Fresh Breath and Dental Hygiene
Fresh Breath Maintenance!
Now, I don’t know about you but there have been some conversations that I just could not finish with some individuals. Sometimes people would come to me and start a conversation, pretty close to my face, and I would literally have to do what this man is doing in the photo above. I couldn’t bear it. I felt bad but, sometimes it was gag-worthy. Naturally, after a few of these encounters I started wondering how my breath smelled to others. Luckily, a few self-tests confirmed; I wasn’t so bad off with my breath (unless it was the morning and I hadn’t brushed my teeth yet).
Fresh breath seemed like a desirable thing in society, and I began to diligently uncover what would help make mine among the freshest of all the breaths. This was pretty easy to find out, you know, working in the dental industry and all. I wanted to share with you some of the things that cause bad breath before I go into how to get your fresh breath back. Just as a note, about 80% of the causes of bad breath come from an oral source.
Bad breath (the literal antithesis of fresh breath) has several sources as mentioned above. The first I’ll go into is pretty broad. I’ll break it down though, so don’t worry. BACTERIA! Yes, as I said, pretty broad, right? Well, bacteria in your mouth directly cause several oral health problems: 1. Cavities, 2. Gingivitis and Gum Disease, 3. Gross dentures, among other things. The same bacteria that are making your teeth look like Swiss cheese produce some pretty foul odors with their waste. Gingivitis and more advanced forms of gum disease are also caused by bacteria. In fact in some of the more advanced forms of gum disease, you will start developing pus. The pus forms in pockets created by the affect that the bacteria have on the gums and bone surrounding a tooth infected with the bacteria. Gums, not wanting to be near the infection will actually pull away from the tooth, this will create a sort of pocket around the infected tooth. When this occurs, your bone starts to go as well. In fact in some of the more serious cases of gum disease, it’s not uncommon to see “pockets” around the teeth with 9mm of depth. Obvious, this would be hard to clean and the bacteria thrive in those pockets. This is when you start seeing pus, and the combination of uncleaned food particles, bacteria, and the pus is just not good. I mean, it can get pretty bad. So, yeah, bacteria are a pretty major cause of bad breath.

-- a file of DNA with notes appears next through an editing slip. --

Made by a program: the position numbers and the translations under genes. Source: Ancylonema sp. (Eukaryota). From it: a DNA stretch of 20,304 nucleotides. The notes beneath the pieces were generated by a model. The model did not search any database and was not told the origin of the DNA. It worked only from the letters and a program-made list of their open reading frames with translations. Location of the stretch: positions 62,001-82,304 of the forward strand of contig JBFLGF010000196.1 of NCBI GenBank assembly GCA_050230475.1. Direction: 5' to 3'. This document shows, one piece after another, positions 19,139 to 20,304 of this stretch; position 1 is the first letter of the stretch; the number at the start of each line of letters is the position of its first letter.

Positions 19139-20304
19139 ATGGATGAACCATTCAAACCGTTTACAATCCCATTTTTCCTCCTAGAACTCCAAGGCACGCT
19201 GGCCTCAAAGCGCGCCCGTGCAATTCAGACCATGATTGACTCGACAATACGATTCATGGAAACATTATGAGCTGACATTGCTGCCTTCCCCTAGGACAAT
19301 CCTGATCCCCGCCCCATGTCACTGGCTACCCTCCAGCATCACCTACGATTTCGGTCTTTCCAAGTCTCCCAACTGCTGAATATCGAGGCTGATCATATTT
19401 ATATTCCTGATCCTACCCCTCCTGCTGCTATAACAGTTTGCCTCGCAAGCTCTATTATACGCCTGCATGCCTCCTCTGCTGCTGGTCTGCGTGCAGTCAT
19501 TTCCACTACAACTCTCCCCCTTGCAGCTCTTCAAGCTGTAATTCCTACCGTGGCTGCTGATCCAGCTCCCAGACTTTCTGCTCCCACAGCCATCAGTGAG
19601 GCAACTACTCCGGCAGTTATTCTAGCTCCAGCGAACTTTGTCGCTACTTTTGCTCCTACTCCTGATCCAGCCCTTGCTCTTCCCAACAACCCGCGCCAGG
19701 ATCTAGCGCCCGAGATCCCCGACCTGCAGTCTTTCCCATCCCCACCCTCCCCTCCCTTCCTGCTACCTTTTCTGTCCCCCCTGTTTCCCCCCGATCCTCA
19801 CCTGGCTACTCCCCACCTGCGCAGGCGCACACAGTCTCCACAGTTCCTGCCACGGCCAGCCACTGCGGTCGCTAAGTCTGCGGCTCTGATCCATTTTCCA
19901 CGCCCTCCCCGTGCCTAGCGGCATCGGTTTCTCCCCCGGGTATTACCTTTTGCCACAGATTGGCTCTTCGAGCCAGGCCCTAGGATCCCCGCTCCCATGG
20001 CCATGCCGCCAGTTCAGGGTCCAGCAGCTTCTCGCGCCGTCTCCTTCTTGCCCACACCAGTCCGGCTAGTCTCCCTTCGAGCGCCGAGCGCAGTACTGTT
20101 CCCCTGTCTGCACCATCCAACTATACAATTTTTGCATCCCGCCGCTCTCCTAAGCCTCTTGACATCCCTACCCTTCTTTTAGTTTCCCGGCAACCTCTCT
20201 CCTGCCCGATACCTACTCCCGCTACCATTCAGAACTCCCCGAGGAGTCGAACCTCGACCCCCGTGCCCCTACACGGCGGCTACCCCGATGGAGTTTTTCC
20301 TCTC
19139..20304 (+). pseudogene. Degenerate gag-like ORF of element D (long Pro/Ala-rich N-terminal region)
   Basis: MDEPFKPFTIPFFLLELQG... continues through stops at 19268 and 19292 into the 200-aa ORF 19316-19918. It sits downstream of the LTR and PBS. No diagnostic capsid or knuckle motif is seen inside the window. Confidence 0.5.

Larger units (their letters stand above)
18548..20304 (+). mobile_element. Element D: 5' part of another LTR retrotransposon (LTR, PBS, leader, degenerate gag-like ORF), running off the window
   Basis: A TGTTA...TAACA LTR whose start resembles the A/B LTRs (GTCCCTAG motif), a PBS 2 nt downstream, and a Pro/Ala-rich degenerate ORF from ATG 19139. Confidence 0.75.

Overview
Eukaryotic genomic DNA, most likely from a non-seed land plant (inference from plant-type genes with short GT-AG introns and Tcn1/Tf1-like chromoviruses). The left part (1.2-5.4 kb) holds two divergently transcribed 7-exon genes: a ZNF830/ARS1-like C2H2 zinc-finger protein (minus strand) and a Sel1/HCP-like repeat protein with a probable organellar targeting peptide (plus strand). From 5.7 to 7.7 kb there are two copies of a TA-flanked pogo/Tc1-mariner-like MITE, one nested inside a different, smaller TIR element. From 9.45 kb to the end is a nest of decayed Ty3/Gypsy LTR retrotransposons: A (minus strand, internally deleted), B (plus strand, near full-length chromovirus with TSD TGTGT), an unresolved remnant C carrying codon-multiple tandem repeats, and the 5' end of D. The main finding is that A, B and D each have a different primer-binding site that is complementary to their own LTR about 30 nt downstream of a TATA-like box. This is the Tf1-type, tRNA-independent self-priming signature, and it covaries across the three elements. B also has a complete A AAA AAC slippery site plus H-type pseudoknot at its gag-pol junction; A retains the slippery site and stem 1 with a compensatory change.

There are also other actual medical issues that can hinder your fresh breath, even after a brush. Bronchitis, other upper respiratory tract infections, diabetes, and even others can cause foul odor. Acid reflux, postnatal drip and also just having a really dry mouth can cause this as well. Some stomach problems will do it also.
So you see, there are many things that get in the way of fresh breath and actively cause, or contribute to, bad breath.
What to do?
You’ll want to rule out the non-dental related bad breath possibilities before coming in to see us. Dentists focus on the bacteria related problems in the mouth itself.
If you notice that you have bad odor in your mouth even after you brush your teeth, you could always come in to see the dentist so he can check for any signs of infection, either in the teeth or the gums. If you have gum disease, a deep cleaning to remove the bacteria under the gum line would be in order possibly. Regular dental cleanings always help. Make sure you brush twice a day, at least! Floss once a day, at least! Mouth rinse helps kill bacteria in the mouth as well, however, I like to use alcohol-free mouth wash, as mouth wash with alcohol tends to dry my mouth out (making a playground for any bacteria that enter my mouth when I AM asleep). One thing a lot of people surprisingly do NOT do (but SHOULD), is clean their tongues thoroughly. There are a lot of bacteria that regularly hang out on your tongue. Get them off!
Stay healthy my friends.